Volume 27, Issue 1 (2015)
In this edition of the journal several articles address a range of important, and in some cases too often overlooked policy issues, too broad in scope for their conclusions and recommendations to be encapsulated adequately in a brief paragraph. Their diversity, however, highlights a key characteristic of the New England Journal of Public Policy – that of being open to publishing articles that have insightful bearings on how public policy is addressed, not only in the New England states, but throughout the country and in the international community – a community of nations increasingly interdependent with constraints on national sovereignty we are still grappling to come to terms with. Globalization, too often now used in derogatory contexts, is irreversible. Like it or not it has shrunk our territorial domains. We can no longer analyze issues of consequential import within the narrow confines of our national/state jurisdictions. Drawing on ‘best practice’ means being open to a critical examination of the experiences of other states and a willingness to explore the practices of the broader community beyond our narrow confines. The boundaries of learning have expanded as the constrictions of globalization make us all denizens of that metaphorical global village.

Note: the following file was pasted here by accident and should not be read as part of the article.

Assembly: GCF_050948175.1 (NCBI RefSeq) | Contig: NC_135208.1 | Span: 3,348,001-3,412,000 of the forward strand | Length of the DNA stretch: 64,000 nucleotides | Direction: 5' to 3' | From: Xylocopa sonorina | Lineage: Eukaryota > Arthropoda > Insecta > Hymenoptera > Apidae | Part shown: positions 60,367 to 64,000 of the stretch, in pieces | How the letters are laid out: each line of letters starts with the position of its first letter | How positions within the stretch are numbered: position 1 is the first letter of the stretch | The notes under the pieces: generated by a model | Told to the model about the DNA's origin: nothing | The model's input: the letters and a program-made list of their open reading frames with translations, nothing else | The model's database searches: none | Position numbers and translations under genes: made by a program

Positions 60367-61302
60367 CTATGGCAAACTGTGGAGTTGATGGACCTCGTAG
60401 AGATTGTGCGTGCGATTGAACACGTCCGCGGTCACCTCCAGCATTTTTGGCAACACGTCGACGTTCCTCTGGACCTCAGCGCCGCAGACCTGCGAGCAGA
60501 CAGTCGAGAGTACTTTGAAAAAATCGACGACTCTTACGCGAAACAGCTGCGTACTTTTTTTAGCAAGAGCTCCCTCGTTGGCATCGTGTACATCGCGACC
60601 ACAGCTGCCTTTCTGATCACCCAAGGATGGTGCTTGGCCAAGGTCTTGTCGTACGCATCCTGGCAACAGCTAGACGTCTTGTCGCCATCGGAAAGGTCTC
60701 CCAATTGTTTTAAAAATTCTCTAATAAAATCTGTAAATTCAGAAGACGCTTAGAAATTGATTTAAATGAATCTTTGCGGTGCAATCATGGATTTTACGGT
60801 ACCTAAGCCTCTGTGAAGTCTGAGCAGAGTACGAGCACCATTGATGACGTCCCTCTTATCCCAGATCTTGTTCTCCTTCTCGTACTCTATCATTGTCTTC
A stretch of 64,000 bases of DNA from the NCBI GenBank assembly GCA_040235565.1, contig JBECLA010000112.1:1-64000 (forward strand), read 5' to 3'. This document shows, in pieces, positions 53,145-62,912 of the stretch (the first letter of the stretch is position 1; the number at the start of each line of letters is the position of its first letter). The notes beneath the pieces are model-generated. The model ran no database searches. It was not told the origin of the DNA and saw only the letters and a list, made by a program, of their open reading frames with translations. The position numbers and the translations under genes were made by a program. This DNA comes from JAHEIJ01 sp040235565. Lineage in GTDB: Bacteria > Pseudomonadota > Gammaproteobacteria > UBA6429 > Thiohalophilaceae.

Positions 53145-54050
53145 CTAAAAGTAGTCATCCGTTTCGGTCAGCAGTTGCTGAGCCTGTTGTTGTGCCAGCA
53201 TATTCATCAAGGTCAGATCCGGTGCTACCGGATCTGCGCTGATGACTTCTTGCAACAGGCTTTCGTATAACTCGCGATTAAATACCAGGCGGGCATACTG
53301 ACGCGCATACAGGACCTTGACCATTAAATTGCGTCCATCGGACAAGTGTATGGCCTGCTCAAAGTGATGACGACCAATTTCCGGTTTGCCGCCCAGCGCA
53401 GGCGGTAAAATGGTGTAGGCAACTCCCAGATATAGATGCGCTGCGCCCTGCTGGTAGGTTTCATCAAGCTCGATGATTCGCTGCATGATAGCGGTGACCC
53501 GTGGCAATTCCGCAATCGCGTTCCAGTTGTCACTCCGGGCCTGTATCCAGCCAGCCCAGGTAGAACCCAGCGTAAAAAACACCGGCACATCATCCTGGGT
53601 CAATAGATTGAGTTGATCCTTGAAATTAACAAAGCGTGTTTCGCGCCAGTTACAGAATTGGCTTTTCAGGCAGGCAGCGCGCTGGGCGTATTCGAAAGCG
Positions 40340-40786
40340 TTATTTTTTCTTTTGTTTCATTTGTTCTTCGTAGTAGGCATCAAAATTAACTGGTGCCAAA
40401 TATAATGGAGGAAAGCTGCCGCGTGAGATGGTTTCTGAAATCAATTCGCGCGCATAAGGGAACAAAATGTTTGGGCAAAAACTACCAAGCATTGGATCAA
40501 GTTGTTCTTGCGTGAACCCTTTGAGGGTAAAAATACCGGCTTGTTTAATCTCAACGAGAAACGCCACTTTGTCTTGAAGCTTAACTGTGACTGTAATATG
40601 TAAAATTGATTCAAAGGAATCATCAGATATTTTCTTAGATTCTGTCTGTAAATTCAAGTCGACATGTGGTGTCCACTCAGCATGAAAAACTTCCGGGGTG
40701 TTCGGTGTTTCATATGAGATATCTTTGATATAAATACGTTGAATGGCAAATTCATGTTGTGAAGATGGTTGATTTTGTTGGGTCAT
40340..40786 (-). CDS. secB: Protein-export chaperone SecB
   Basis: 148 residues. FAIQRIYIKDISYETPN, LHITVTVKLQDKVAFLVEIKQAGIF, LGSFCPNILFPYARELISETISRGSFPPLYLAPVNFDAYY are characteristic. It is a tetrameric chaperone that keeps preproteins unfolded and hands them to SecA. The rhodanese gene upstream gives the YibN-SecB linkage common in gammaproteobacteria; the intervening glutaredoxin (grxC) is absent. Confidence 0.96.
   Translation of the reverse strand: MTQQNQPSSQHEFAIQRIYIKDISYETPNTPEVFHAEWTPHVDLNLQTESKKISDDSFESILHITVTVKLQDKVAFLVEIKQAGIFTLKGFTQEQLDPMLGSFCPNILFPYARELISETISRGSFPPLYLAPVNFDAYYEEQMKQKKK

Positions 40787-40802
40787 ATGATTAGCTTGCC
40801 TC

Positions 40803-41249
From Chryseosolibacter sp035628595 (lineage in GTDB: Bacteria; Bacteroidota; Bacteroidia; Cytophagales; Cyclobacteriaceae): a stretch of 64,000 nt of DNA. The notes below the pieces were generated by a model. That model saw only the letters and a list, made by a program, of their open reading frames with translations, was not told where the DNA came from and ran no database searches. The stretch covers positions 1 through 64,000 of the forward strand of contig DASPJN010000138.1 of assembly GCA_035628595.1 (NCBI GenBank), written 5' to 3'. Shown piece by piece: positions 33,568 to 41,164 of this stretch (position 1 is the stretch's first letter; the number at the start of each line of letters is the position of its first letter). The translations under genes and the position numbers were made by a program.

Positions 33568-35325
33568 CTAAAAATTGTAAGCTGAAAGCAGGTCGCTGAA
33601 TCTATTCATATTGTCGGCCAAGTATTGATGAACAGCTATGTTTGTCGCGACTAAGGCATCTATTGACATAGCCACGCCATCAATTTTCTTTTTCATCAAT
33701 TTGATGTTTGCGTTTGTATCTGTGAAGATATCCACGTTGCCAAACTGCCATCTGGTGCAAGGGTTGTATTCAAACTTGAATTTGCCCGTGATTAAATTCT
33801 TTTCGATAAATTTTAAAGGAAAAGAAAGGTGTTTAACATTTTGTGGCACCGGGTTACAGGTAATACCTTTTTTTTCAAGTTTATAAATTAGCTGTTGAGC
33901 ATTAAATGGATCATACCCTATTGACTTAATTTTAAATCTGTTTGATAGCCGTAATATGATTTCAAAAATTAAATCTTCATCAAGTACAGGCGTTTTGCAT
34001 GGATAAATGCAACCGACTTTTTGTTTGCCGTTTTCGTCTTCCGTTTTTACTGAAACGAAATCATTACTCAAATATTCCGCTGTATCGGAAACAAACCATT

Training Together: State Policy and Collective Participation in Early Educator Professional Development
Anne Douglass, Alice Carter, Frank Smith, and Sherri Killins
Churning in the Human Services: Nefarious Practice or Policy of 'Creative Destruction'?
Christopher G. Hudson
Urban Inspiration Can Come from Unlikely Sources: What Boston Can Learn from Cities in Transition Around the World
War, the United Nations, and Peacekeeping
Robert Weiner and Carlos Andres Aguilera Ariza
- Padraig O'Malley
- Managing Editor
- Nancy Riordan